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Antibiotic Resistance

The increase in antibiotic-resistant organisms has compromised the empiric use of certain antibiotics in the management of acute exacerbations of chronic bronchitis. Studies have shown that resistance in the community of the main causative pathogens in acute exacerbations of chronic bronchitis — H. influenzae, M. catarrhalis, and S. pneumoniae — has increased significantly over time. Patients with severe lung disease are more likely to harbor pathogens (e.g., P. aeruginosa) that are resistant to first-line antibiotics and therefore may be more likely to fail such therapy.

TABLE: Prevalence of Resistance to Commonly Prescribed Antibiotics Among H. Influenzae, M. Catarrhalis, and S. Pneumoniae Isolates in the Major Pharmaceutical Markets shows the prevalence of causative pathogens’ resistance to various antibiotics used commonly to treat acute exacerbations of chronic bronchitis. Despite worrisome in vitro data, the clinical impact of antibiotic resistance remains unclear in patients with bronchitis. To date, studies have not demonstrated clearly that patients infected with resistant strains have worse outcomes than similar patients infected with susceptible strains.

TABLE: Prevalence of Resistance to Commonly Prescribed Antibiotics Among H. Influenzae, M. Catarrhalis, and S. Pneumoniae Isolates in the Major Pharmaceutical Markets

Antibiotic Resistance
Prevalence of Resistance (%)
United States France Germany Italy Spain United Kingdom Japan
Haemophilus influenzae
Amoxicillin/clavulanate 0.2-4.5 0 0 0 0.5 0 0
Cefaclor 13 N.A. N.A. N.A. N.A. N.A. N.A.
Cefuroxime 1 0 0 0 0 0 0
Ceftriaxone 0 0 0 0 0 0 0
TMP/SMX 9-16 7-17 19 11-22 35-52 6-21 18
Tetracyclines 1 N.A. N.A. N.A. N.A. N.A. N.A.
Azithromycin 0.5 0.0 0.0 0.0 0.3 0.0 0.0
Clarithromycin 0.3-4 5 5 3 9 5 7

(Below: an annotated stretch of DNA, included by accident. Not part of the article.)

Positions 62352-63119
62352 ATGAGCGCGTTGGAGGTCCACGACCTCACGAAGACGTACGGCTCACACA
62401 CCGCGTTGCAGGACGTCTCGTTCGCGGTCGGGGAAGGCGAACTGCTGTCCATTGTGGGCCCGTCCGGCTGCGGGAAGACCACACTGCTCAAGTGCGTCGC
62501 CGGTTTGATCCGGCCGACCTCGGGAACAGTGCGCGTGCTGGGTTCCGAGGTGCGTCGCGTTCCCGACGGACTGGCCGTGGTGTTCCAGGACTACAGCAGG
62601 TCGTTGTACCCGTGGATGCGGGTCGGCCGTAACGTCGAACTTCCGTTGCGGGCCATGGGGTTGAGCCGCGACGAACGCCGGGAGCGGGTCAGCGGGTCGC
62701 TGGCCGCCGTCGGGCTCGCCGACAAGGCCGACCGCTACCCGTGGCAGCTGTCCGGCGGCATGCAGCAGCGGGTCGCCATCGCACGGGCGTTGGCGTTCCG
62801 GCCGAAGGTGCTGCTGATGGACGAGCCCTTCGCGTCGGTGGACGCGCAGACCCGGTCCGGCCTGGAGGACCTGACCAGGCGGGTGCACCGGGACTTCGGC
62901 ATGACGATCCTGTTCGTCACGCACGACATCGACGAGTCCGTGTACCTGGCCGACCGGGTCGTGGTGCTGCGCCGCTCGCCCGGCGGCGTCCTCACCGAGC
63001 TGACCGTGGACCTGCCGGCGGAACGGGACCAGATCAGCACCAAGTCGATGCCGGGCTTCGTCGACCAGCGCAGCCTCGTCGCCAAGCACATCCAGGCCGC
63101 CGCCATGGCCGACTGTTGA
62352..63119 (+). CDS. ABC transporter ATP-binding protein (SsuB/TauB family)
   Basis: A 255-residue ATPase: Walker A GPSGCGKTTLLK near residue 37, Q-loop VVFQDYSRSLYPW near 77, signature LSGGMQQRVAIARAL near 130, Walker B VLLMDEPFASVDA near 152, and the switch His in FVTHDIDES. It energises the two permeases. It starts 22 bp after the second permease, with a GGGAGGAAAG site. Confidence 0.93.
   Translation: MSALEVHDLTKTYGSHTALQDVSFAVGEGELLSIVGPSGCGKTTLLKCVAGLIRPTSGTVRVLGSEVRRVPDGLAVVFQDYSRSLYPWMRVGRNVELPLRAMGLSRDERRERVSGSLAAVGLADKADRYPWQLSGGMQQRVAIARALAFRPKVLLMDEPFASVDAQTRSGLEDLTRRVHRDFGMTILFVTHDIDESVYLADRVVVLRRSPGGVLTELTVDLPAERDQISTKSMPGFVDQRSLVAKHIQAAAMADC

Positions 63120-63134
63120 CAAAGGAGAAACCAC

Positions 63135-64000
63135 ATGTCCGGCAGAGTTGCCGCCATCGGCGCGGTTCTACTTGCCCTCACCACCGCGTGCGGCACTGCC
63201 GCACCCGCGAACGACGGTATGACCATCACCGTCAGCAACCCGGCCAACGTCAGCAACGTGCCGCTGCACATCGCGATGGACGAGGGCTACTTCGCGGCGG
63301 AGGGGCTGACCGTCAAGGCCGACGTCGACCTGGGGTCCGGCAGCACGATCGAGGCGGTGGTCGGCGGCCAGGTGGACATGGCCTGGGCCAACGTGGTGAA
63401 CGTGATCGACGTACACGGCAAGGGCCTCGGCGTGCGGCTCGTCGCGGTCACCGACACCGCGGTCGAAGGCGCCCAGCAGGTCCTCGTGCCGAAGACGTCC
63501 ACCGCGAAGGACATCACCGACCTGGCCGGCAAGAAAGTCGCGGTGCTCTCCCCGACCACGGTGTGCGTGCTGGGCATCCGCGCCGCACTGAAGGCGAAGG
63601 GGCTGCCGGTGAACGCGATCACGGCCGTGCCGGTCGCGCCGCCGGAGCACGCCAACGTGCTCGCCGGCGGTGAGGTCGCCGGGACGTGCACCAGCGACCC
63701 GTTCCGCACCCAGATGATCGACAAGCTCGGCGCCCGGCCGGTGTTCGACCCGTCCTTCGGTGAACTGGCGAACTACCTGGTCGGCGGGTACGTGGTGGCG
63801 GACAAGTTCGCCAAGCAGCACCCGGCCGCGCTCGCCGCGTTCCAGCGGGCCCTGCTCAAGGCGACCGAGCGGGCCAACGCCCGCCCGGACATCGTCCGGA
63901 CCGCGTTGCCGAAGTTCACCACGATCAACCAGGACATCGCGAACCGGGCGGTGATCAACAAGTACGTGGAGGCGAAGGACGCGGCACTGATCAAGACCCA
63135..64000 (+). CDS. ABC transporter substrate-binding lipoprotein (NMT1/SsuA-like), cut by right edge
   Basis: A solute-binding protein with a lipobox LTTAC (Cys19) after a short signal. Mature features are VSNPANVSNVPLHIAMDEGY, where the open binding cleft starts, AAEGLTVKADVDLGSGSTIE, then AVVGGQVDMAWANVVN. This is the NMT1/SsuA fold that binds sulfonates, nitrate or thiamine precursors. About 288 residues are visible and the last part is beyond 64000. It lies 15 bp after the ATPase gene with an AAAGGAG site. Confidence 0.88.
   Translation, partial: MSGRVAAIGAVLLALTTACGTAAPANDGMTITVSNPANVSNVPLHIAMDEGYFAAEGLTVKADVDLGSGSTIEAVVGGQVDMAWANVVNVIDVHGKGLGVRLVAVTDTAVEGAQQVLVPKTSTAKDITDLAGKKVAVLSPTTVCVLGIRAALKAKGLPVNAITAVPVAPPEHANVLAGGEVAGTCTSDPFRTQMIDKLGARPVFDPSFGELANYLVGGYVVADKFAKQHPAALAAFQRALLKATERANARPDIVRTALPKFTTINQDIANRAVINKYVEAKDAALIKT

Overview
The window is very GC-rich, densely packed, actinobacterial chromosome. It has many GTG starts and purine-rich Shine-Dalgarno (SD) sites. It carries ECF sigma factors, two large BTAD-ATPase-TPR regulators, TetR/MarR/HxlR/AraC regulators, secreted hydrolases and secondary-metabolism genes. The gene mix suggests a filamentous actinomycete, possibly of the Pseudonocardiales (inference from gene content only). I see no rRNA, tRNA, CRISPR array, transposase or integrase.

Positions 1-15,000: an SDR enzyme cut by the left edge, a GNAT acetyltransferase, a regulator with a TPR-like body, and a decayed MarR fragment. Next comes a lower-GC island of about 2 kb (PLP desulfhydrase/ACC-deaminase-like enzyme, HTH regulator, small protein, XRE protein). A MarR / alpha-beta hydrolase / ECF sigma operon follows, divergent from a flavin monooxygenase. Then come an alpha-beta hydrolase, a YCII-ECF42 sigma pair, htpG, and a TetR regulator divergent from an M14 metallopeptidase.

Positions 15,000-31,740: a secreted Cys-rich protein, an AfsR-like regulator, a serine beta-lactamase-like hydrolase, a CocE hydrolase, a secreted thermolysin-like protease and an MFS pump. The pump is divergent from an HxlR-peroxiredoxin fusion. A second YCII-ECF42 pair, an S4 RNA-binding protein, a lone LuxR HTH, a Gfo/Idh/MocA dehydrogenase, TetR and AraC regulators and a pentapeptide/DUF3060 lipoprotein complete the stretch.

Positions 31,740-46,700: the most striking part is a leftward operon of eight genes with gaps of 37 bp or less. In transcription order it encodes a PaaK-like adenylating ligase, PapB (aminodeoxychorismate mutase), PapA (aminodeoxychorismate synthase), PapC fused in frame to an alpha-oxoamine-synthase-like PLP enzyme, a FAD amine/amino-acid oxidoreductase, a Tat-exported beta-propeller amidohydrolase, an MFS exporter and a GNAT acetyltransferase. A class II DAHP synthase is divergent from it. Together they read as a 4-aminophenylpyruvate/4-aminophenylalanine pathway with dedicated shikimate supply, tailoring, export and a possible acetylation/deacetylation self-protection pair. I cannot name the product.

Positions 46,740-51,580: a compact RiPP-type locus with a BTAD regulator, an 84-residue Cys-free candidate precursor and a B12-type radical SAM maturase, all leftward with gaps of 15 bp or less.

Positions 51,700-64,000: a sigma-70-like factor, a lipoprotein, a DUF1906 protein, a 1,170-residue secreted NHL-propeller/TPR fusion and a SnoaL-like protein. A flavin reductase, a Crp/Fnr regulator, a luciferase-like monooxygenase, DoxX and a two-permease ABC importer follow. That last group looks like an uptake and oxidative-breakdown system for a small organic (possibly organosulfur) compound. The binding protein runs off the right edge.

Levofloxacin 0 0 0 0 0 0 0
Moraxella catarrhalis
Amoxicillin/clavulanate 0 0 0 0 0.5 0 0
Cefaclor 0.2 N.A. N.A. N.A. N.A. N.A. N.A.
Cefuroxime 0 0 0 0 0 0 0
Ceftriaxone 0 0 0 0 0 0 0
TMP/SMX 0.2 0 0 0 0 0 0
Tetracyclines 0 N.A. N.A. N.A. N.A. N.A. N.A.
Azithromycin 0 0 0 0 0 0 0
Clarithromycin 0 0 0 0 0 0 0
Fluoroquinolones 0 0 0 0 0 0 0
Streptococcus pneumoniae
Penicillin
Intermediate3 18 33 7 12 41 6 44
High-lever6 16 33 1 5 37 5 10
Amoxicillin/clavulanate
Intermediate 8 20 1.5 1.5 22 3 10
High-level 14 23 0 3 26 1.5 2
Cefuroxime 27 55 1 5 47 9 37
Ceftriaxone 4 5 0 0.5 8 0 2
TMP/SMX 29 14 4 4-30 22 2 2
Tetracyclines >20 >20 30 >20 N.A. >20
Macrolides 23 58 9 24 37 9 66
Levofloxacin 0.5 0 0.4 0 0 0 1.0

intermediate resistance = Minimum inhibitory concentration [MIC] 0.12-1.0 mg/L. bHigh-level resistance = MIC 2 mg/L. N.A. = Not available. TMP/SMX = Trimethoprim/sulfamethoxazole (co-trimoxazole). Note: Data reflect rounding. However, indirect evidence supporting this concept has been published. More data are needed to clarify whether outcomes are worse in patients with lung infection caused by resistant organisms.

Antibiotic Resistance

If in vitro resistance is associated with a poor disease prognosis, then the data become even more significant. Because the emergence of resistance is directly related to antibiotic use and selective pressure, an evidence-based approach to caring for patients today may help ensure that efficacious therapy is available in the future.

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